A new Inquiry has been launched into “Heat resilience and sustainable cooling” by the Environmental Audit Committee.


This inquiry is a follow on from the Committee’s 2018 report “Heatwaves: adapting to climate change” which concluded that human-induced climate change is causing warmer summer temperatures with double the likelihood of extreme heat events.  Based on that previous evidence base, this new inquiry intends to focus on three areas:


  1. The relationship between heat and health, and which communities are most affected, to better protect the most vulnerable
  2. Government policies in relation to current and future need for cooling, alongside the increased risk of extreme heat, and impacts to human health
  3. What measures could be taken to increase adaptation and resilience to rising temperatures, with particular focus on sustainable low energy nature-based solutions, to mitigate and adapt to increased risk.


The inquiry is currently seeking written evidence followed by an oral evidence session. The Committee written submissions addressing any or all of the issues raised in the Terms of Reference, are to be submitted by 17:00 Thursday 17th August 2023.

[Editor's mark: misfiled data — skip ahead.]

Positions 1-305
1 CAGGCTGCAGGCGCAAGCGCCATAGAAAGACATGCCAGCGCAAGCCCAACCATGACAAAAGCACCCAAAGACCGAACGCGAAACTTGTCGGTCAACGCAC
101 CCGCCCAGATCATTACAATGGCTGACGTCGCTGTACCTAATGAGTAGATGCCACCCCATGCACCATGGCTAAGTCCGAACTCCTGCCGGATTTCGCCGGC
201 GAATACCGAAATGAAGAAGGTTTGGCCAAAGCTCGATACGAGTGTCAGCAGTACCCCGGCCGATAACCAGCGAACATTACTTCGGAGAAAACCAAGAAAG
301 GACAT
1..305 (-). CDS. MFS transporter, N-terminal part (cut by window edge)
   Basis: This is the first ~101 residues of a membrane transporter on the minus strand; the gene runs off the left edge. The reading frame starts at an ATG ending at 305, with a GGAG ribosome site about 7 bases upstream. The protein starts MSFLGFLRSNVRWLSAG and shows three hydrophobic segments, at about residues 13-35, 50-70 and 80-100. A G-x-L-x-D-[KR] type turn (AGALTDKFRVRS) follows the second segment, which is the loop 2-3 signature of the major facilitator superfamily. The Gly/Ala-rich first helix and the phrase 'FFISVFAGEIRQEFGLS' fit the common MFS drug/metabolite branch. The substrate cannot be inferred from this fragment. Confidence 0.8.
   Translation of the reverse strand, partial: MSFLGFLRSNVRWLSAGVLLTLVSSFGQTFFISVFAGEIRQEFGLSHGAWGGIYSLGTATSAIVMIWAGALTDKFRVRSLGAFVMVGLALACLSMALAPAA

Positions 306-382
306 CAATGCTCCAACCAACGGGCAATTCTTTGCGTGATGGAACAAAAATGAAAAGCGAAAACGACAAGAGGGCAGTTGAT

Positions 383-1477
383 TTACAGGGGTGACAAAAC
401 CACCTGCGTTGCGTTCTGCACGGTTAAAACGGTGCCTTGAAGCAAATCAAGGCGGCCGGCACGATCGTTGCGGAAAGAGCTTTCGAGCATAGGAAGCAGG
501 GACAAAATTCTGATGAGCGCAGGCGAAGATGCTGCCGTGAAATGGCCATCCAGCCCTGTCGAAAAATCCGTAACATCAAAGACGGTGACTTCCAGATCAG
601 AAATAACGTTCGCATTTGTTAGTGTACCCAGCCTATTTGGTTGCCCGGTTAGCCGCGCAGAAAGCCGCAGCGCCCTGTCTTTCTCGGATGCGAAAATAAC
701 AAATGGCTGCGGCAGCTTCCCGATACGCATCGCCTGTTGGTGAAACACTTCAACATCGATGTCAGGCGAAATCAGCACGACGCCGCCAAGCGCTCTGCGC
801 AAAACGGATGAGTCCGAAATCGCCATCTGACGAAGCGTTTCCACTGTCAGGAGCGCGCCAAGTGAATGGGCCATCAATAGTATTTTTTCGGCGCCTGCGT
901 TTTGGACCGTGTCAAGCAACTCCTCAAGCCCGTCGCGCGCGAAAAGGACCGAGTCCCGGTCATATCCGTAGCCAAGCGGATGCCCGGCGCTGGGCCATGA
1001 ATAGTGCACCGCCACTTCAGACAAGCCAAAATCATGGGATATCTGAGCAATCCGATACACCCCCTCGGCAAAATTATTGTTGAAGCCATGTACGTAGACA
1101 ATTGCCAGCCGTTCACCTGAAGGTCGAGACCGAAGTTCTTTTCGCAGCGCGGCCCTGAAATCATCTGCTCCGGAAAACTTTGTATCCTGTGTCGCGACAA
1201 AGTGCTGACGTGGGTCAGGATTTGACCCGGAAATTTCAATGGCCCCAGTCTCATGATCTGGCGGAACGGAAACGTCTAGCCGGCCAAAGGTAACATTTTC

The majority of the issues relate directly to the risk, the impacts and planning assumptions relating to extreme heat, on human health, infrastructure, complex multi-hazard risk management, national strategy and policy arrangements.


This inquiry seeks to bridge the gap between science, policy and practice. By formulating a scientific evidence base on future heat resilience and apply this knowledge into effective prevention and mitigation, through sustainable low energy disaster risk reduction measures such as nature-based solutions.


Read the full press release from the UK Parliament website alongside the Environmental Audit Committee’s call for evidence

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